Peter Diamandis wasn't thinking about history as he stood in the Mojave desert and watched a small, shuttlecock-shaped craft glide back to Earth after nudging the edge of space.
He just thought it looked beautiful.
It was only the following day, after the thousands of cheering spectators had disappeared, after the jubilant speeches had dried up along with the champagne, as Diamandis was driving his father back to Los Angeles, that euphoria -- and relief -- swept over him.
So many people had trusted him, backed him, bailed him out even when others had ridiculed his notion of jump-starting space tourism by offering a $10-million prize for the first privately financed passenger craft to soar 62 miles through the atmosphere and return safely to earth.
At last, he told his father, "the fuse has been lit."
Gently his father reminded him that he was the one who ignited it.
The headlines from the Oct. 4 flight (and the congratulatory call from President Bush) went to aviator Burt Rutan, who designed SpaceShipOne; to pilots Michael Melvill and Brian Binnie, who flew it in two separate suborbital flights a week apart; and to billionaire Paul Allen, who financed it.
But the vision behind the voyage, the brains behind the $10-million purse that spurred it, belong to a small, intense, impeccably dressed son of Greek immigrants, a man so obsessed by space that even his mother jokingly wonders if her son carries an extraterrestrial gene.
Diamandis, 43, is deadly serious about his dreams. And they go far beyond the commercial space travel that many believe was initiated this month.
Diamandis has visions of living in space, of exploring the stars, and of eventually -- though perhaps not in his lifetime -- colonizing them.
And, as his friends and even his skeptics point out, Peter Diamandis has a habit of turning dreams into reality.
"Peter is truly the Raymond Orteig of our time," says his longtime friend and partner, Gregg Maryniak.
Orteig was the immigrant French hotelier who, in 1919, offered a prize of $25,000 for the first nonstop flight between New York and Paris -- a prize that was captured by Charles Lindbergh when he landed his "Spirit of St. Louis" in Paris on May 21, 1927 -- 33 1/2 hours after setting off from Roosevelt Field on Long Island. Lindbergh's flight forever changed the way people viewed air travel, and within years trans-Atlantic passenger flights had become a fact of life.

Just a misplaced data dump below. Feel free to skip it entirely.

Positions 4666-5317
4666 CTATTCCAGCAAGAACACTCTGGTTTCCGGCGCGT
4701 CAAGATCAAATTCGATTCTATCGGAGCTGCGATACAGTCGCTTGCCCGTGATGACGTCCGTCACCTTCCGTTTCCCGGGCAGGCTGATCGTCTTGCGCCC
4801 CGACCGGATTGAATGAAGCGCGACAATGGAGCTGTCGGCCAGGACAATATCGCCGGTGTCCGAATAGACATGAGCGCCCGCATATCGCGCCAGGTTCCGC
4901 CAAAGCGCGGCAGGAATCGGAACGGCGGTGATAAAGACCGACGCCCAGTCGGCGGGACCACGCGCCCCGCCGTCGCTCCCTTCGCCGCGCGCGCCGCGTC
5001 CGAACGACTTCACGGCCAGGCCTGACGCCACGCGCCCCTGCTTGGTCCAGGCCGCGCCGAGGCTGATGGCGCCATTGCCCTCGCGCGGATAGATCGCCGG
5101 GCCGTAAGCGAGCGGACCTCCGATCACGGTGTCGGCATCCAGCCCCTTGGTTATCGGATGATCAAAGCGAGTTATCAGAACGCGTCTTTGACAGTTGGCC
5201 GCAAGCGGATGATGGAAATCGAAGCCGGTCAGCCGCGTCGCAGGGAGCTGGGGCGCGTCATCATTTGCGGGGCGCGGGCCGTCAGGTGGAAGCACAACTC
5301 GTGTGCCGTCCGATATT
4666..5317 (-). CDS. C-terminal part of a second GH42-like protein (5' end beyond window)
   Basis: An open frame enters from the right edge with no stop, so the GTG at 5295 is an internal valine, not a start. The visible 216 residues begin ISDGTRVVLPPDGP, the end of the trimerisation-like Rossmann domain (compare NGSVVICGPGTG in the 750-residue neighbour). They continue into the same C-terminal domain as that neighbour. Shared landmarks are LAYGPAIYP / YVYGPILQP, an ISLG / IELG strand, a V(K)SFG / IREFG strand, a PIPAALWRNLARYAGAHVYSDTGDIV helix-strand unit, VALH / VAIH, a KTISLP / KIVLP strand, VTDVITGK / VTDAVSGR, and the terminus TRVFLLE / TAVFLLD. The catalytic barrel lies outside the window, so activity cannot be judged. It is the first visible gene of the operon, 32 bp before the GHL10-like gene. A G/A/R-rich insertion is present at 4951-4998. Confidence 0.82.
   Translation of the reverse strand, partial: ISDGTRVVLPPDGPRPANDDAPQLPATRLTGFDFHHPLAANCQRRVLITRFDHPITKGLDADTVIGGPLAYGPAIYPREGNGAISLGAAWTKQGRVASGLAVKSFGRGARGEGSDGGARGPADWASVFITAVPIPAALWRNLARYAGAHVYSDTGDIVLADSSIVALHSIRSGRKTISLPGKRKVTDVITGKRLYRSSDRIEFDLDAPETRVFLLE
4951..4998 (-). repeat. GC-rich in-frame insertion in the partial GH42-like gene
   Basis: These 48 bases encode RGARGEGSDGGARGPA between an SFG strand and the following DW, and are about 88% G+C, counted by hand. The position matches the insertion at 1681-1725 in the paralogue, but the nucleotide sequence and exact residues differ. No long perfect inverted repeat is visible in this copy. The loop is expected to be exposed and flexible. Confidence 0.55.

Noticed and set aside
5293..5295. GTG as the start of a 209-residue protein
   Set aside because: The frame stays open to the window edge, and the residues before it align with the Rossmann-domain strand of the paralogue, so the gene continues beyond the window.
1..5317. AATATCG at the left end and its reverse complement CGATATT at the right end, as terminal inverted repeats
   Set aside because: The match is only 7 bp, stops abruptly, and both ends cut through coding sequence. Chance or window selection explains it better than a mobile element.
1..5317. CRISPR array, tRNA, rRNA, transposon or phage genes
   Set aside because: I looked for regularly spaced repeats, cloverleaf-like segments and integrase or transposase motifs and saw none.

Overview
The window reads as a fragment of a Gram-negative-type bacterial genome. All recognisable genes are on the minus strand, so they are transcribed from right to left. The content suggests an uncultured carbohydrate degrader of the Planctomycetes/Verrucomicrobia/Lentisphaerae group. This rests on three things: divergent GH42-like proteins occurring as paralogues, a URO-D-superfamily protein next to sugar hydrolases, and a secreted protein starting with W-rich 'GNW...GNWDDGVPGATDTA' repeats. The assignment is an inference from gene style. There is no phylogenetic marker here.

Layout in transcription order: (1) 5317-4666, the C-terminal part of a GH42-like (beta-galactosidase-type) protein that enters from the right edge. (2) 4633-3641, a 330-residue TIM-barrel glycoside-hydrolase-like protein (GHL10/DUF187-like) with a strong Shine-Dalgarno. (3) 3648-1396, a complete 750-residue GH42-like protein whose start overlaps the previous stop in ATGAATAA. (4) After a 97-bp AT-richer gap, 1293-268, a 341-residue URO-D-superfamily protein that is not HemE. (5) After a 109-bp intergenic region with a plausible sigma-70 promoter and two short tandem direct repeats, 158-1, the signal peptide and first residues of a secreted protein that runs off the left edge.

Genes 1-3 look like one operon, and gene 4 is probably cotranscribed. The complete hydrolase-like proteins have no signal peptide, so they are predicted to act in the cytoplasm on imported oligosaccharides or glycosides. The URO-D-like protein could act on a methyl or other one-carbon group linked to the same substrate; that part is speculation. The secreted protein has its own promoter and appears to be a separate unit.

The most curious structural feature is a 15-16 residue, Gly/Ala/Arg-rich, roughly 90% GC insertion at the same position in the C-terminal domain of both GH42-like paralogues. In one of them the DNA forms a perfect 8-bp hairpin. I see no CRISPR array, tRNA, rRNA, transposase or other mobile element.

Diamandis predicts his X Prize will do the same for space.
Unlike Orteig, however, Diamandis is far more than just the moneyman.
From the time he was a child in Long Island, smitten by images of the Apollo moon landings, Diamandis has poured his heart and soul into researching space and trying to speed up his chances of getting there. He gave up on the idea of government-sponsored space flight after the 1986 Challenger disaster derailed NASA's space shuttle program. The quickest route to space, he decided, would be through privately funded missions.
So Diamandis set out to make it possible.
In 1980, as a freshman at the Massachusetts Institute of Technology, he founded Students for the Exploration and Development of Space, which now has chapters all over the world. He hosted conferences, gave speeches, wrote papers and became the natural leader of a like-minded band of brothers who followed the teaching of futurist and Princeton University physicist Gerard O'Neill.
"The meek shall inherit the earth. The rest of us are going to the stars." It became Diamandis' mantra.
Diamandis moved on to Harvard Medical School largely to please his parents, who were more than a little baffled by their only son's obsession.
"I understood his passion," said Tula Diamandis, who urged her son to become a doctor like his father. "It was just hard for me to embrace it."
Even over the phone, Diamandis seems to find it a little disquieting, how his dreams have defined his life. Eventually he would like a home and family, he says. But first he wants to get to space.
"I feed on it intellectually. I believe in it," Diamandis says. "I just don't feel right doing anything else."
And so, over the years, Diamandis has done little else. He organized space conferences and websites. He started foundations to promote space travel. He founded the International Space University, which started as a summer school and now has permanent campus and staff in Strasbourg, France.
He got a medical degree from Harvard and an aerospace engineering degree from MIT. He started his own rocket company. He co-founded the Zero Gravity Corp., which just this summer got approval from the FAA to conduct weightless flights for the public aboard a specially modified Boeing 727-200.
Remarkably, he always found backers and believers. And though occasionally his schemes sputtered, more often they thrived.